Since some CBD oils contain trace amounts of THC, you should avoid driving or using heavy machinery when taking CBD oil, particularly when first starting treatment or using a new brand.
CBD oil may reduce the risk of heart disease by alleviating hypertension (high blood pressure) in certain people, suggests a 2017 study in JCI Insight.
Human studies evaluating the use of CBD in treating chronic pain are lacking. Those that do exist almost invariably include THC, making it difficult to isolate CBD’s distinct effects.
CBD oil is an extract of Cannabis indica or Cannabis sativa—the same plants that, when dried, make marijuana. CBD oil is believed by some to treat pain, reduce anxiety, and stimulate appetite in the same way that marijuana does, but without its psychoactive effects. CBD has also shown promise in treating certain types of seizures.
There is some evidence that CBD interacts with seizure medications such as Onfi (clobazam) and boosts their concentration in the blood. Further research is needed.
Common symptoms include:
To determine an exact dose of CBD, remember that each drop of oil equals 0.05 mL of fluid. This means that a 30-mL bottle of CBD oil will have roughly 600 drops. If the concentration of the tincture is 1,500 mg/mL, one drop would contain 2.5 mg of CBD (1,500 mg ÷ 600 drops = 2.5 mg).
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Szaflarski JP, Bebin EM, Cutter G, DeWolfe J, et al. Cannabidiol improves frequency and severity of seizures and reduces adverse events in an open-label add-on prospective study. Epilepsy Behav. 2018 Oct;87:131-136. Epub 2018 Aug 9. View abstract.
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Zuardi AW, Crippa JA, Hallak JE, et al. Cannabidiol for the treatment of psychosis in Parkinson’s disease. J Psychopharmacol 2009;23(8):979-83. View abstract.
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Massi P, Valenti M, Vaccani A, et al. 5-Lipoxygenase and anandamide hydrolase (FAAH) mediate the antitumor activity of cannabidiol, a non-psychoactive cannabinoid. J Neurochem 2008;104(4):1091-100. View abstract.
Side effects of CBD include nausea, fatigue and irritability. CBD can increase the level in your blood of the blood thinner coumadin, and it can raise levels of certain other medications in your blood by the exact same mechanism that grapefruit juice does. A significant safety concern with CBD is that it is primarily marketed and sold as a supplement, not a medication. Currently, the FDA does not regulate the safety and purity of dietary supplements. So, you cannot know for sure that the product you buy has active ingredients at the dose listed on the label. In addition, the product may contain other (unknown) elements. We also don’t know the most effective therapeutic dose of CBD for any particular medical condition.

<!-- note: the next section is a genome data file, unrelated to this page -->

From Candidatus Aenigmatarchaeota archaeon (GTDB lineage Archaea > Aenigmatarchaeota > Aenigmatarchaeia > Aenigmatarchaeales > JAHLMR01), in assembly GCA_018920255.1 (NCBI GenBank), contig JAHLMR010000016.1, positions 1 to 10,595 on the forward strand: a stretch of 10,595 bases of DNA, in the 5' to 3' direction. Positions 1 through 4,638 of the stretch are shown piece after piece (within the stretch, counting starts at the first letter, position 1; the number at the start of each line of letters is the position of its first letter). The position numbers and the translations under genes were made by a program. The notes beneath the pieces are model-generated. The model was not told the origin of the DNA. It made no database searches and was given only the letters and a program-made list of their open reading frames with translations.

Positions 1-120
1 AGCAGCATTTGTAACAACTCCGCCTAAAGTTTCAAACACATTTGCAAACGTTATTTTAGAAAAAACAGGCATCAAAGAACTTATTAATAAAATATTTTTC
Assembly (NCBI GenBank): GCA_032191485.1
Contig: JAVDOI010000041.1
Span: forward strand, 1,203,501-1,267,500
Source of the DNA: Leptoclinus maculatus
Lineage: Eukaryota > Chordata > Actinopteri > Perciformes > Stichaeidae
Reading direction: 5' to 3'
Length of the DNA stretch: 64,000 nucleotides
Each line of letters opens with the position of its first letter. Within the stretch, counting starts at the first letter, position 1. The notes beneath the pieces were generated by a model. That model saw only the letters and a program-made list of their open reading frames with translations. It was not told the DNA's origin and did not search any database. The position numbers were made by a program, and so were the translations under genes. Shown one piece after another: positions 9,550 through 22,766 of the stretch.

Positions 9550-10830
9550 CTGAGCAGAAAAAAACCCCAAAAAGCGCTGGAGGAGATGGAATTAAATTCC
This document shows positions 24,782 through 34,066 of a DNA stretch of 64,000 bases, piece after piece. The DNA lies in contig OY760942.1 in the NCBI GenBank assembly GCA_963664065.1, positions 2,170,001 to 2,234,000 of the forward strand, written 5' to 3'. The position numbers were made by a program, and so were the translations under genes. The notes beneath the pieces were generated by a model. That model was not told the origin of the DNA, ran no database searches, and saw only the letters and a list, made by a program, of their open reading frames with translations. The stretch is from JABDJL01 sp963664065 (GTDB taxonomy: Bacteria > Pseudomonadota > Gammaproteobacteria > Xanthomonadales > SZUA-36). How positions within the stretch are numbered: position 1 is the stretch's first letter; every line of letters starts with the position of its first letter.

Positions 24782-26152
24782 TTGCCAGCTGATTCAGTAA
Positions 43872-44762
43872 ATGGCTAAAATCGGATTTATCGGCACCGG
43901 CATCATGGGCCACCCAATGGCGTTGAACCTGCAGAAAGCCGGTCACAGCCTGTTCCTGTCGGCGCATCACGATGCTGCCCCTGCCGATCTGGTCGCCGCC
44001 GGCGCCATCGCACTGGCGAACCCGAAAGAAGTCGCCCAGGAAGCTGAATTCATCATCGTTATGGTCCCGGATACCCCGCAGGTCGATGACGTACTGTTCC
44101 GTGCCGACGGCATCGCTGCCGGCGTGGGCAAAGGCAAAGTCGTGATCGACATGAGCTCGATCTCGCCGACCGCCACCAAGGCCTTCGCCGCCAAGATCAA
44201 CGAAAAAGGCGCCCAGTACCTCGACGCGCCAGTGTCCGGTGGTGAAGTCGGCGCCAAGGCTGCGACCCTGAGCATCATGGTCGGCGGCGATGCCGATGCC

CBD is commonly used to address anxiety, and for patients who suffer through the misery of insomnia, studies suggest that CBD may help with both falling asleep and staying asleep.
CBD stands for cannabidiol. It is the second most prevalent of the active ingredients of cannabis (marijuana). While CBD is an essential component of medical marijuana, it is derived directly from the hemp plant, which is a cousin of the marijuana plant. While CBD is a component of marijuana (one of hundreds), by itself it does not cause a "high." According to a report from the World Health Organization, "In humans, CBD exhibits no effects indicative of any abuse or dependence potential…. To date, there is no evidence of public health related problems associated with the use of pure CBD."
Is CBD safe?
Some CBD manufacturers have come under government scrutiny for wild, indefensible claims, such that CBD is a cure-all for cancer, which it is not. We need more research but CBD may be prove to be an option for managing anxiety, insomnia, and chronic pain. Without sufficient high-quality evidence in human studies we can’t pinpoint effective doses, and because CBD is currently is mostly available as an unregulated supplement, it’s difficult to know exactly what you are getting. If you decide to try CBD, talk with your doctor — if for no other reason than to make sure it won’t affect other medications you are taking.
CBD is readily obtainable in most parts of the United States, though its exact legal status is in flux. All 50 states have laws legalizing CBD with varying degrees of restriction, and while the federal government still considers CBD in the same class as marijuana, it doesn’t habitually enforce against it. In December 2015, the FDA eased the regulatory requirements to allow researchers to conduct CBD trials. Currently, many people obtain CBD online without a medical cannabis license. The government’s position on CBD is confusing, and depends in part on whether the CBD comes from hemp or marijuana. The legality of CBD is expected to change, as there is currently bipartisan consensus in Congress to make the hemp crop legal which would, for all intents and purposes, make CBD difficult to prohibit.
CBD has been touted for a wide variety of health issues, but the strongest scientific evidence is for its effectiveness in treating some of the cruelest childhood epilepsy syndromes, such as Dravet syndrome and Lennox-Gastaut syndrome (LGS), which typically don’t respond to antiseizure medications. In numerous studies, CBD was able to reduce the number of seizures, and, in some cases, it was able to stop them altogether. Videos of the effects of CBD on these children and their seizures are readily available on the Internet for viewing, and they are quite striking. Recently the FDA approved the first ever cannabis-derived medicine for these conditions, Epidiolex, which contains CBD.
Cannabidiol (CBD) has been recently covered in the media, and you may have even seen it as an add-in booster to your post-workout smoothie or morning coffee. What exactly is CBD? Why is it suddenly so popular?